What’s the line on the Original Johan so far?

The Original Johan

The Original Johan

1 game, 2 innings pitched, no hits, runs, walks, or strikeouts. The Rotoworld NBC site has reports that he tossed 17 pitches in the two innings, and hit 90 mph with his fastball.

The Original Johan is on his way back.

26 April 1904, Tuesday Evening, rain

No action today; rain all around the association.

Given a spare moment, an industrious scribe will analyze, and so our scribe does.

The millers, he sez,  have been “larruping” the ball – over ten and a half hits per game, which is a lot more than anyone would have predicted.

(Of course, too early to tell.)

Most of the fielding errors we’ve seen so far are on account of the weather, he sez — numbed fingers making it difficult to hang onto the ball.

Captain Fox

Captain Fox

Also: these boys are as fast as lightning.

Also: Captain Fox was confined to bed yesterday, but is expected to play today.

“Change of water was responsible for his indisposition.”

Seriously.

Meanwhile… back in 2014….

stove - loc e

So the Twins have finally taken my advice — or at least the most expensive part of it – and signed Ervin Santana to pitch for them next year. With Danny Santana at shortstop (or center field,) we are only one short, easy, inexpensive step away from seeing Los Tres Santanas. And the last I heard (an internet search mere seconds ago) The Original Johan is still out there, a free agent, ripe for the plucking.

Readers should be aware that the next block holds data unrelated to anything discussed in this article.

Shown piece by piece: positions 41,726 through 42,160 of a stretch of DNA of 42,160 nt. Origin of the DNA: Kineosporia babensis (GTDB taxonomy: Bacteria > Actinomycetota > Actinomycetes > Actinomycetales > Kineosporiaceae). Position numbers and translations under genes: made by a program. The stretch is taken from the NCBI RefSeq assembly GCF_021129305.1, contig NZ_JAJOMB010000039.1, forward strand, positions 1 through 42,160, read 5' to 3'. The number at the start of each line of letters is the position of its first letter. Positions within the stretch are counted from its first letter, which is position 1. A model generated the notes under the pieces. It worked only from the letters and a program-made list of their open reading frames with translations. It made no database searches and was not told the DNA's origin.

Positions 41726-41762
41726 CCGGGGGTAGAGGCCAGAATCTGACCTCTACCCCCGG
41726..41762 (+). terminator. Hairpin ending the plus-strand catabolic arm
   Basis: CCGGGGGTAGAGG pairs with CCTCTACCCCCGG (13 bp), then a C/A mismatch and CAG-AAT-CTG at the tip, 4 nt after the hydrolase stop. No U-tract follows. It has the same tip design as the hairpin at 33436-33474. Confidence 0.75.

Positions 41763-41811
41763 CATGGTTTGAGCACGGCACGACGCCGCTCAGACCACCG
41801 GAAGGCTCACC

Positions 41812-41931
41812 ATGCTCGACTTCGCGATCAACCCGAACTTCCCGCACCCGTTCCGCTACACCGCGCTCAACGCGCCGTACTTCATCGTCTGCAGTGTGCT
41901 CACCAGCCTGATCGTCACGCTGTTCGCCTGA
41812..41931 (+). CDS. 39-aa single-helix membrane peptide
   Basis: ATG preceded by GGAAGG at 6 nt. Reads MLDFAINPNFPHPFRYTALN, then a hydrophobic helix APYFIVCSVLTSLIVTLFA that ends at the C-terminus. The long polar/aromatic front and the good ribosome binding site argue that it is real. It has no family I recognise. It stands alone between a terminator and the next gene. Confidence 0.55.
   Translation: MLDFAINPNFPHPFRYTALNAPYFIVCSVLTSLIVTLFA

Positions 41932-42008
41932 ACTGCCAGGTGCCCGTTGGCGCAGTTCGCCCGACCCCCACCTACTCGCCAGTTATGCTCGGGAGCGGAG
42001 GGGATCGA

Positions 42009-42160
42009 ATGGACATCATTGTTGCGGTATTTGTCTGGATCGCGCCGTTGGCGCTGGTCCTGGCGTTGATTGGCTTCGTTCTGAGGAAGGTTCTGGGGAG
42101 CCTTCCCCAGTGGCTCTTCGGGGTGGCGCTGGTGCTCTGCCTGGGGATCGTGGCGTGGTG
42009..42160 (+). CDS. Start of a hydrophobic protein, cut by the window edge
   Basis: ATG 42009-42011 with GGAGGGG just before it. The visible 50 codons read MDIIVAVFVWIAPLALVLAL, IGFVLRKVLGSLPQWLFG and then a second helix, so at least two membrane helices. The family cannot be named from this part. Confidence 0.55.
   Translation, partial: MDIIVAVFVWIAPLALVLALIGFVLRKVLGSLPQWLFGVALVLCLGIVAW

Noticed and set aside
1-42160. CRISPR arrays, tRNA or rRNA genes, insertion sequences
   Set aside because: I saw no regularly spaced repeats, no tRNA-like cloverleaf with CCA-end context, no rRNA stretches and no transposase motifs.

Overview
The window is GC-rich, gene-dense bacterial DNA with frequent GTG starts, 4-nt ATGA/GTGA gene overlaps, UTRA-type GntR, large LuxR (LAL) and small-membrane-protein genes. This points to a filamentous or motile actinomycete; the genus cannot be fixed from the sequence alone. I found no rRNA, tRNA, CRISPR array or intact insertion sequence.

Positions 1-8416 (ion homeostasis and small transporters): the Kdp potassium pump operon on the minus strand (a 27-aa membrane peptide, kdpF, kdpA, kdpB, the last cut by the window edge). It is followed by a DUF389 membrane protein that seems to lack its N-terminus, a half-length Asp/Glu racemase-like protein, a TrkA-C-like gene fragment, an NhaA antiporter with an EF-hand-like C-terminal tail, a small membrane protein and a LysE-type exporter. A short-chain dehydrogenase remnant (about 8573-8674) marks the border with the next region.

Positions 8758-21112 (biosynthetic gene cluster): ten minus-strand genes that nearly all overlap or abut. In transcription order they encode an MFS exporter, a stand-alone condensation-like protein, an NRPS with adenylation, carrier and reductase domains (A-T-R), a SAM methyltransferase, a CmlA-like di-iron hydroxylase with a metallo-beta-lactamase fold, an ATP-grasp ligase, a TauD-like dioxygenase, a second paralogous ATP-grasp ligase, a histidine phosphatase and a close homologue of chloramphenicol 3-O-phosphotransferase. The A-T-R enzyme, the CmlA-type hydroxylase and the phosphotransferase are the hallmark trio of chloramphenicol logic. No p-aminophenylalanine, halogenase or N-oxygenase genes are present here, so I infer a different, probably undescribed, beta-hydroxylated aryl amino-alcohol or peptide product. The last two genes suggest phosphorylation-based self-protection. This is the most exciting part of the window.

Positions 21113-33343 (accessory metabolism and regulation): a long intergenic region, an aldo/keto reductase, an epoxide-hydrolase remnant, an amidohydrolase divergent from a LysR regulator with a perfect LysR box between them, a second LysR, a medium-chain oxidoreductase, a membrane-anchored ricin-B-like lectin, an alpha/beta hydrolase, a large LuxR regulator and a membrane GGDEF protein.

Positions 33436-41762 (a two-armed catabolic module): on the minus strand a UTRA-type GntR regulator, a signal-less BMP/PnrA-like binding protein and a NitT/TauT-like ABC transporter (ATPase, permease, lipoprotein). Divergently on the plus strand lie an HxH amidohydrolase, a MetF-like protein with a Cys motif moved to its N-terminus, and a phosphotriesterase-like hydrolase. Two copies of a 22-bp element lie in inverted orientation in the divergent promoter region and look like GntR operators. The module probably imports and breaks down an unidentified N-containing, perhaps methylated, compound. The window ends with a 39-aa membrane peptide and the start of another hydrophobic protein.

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Looks like The Original Johan is planning on pitching in the Venezuelan Winter League this January, working on his comeback from a torn Achilles tendon. If he does okay down there in Venezuela, I won’t be surprised to see him in spring training with the Twins. Because the Twins are crazy for veterans with moxie and can-do attitude (see: Hunter, Torii.) (Add “damaged goods” and “inexpensive gamble” into the mix…)

Is Every Day Eddie Guardado available?

How about Senor Smoke, Juan Beranguer?

Who’d you rather see at first base this year, Justin (.319) Morneau or Joe Mauer?

Can Joe play third?

Put Trevor Plouffe back in the outfield?

Ahhhhh. Hot stove league. The snow is blowing out there, but in here there’s a little taste of summer going on.